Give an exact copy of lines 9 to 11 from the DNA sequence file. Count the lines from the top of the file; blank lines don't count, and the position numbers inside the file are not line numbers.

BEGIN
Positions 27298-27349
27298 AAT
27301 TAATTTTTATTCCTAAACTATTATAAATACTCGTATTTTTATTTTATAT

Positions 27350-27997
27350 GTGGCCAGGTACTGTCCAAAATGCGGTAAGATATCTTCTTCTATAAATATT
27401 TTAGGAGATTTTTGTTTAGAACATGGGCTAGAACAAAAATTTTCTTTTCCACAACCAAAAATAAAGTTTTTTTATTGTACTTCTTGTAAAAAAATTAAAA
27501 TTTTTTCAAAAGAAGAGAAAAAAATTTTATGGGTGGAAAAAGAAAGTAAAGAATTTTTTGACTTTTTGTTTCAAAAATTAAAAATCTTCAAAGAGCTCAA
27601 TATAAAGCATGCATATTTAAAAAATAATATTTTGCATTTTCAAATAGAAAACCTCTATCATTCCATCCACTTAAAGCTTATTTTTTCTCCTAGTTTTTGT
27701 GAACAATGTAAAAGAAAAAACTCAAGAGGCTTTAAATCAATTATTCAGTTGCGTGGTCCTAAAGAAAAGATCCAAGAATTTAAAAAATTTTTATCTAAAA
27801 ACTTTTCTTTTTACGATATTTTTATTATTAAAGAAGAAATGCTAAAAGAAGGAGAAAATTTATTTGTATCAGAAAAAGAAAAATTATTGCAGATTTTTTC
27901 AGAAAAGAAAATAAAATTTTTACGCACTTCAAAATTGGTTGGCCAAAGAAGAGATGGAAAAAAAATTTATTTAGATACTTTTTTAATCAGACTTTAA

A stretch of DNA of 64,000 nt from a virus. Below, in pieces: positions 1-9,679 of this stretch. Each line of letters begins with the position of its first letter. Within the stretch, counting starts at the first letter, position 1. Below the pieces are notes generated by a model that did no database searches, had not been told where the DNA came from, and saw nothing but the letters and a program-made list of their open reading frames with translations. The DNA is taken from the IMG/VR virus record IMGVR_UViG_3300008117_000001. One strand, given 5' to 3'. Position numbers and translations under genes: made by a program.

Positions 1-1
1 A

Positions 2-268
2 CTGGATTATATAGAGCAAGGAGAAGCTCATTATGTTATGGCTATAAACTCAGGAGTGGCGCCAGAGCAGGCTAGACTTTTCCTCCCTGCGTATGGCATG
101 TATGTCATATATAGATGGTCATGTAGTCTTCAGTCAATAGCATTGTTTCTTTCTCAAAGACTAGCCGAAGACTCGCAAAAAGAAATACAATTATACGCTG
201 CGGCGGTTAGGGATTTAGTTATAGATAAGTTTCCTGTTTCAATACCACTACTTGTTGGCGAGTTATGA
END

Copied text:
27701 GAACAATGTAAAAGAAAAAACTCAAGAGGCTTTAAATCAATTATTCAGTTGCGTGGTCCTAAAGAAAAGATCCAAGAATTTAAAAAATTTTTATCTAAAA
27801 ACTTTTCTTTTTACGATATTTTTATTATTAAAGAAGAAATGCTAAAAGAAGGAGAAAATTTATTTGTATCAGAAAAAGAAAAATTATTGCAGATTTTTTC
27901 AGAAAAGAAAATAAAATTTTTACGCACTTCAAAATTGGTTGGCCAAAGAAGAGATGGAAAAAAAATTTATTTAGATACTTTTTTAATCAGACTTTAA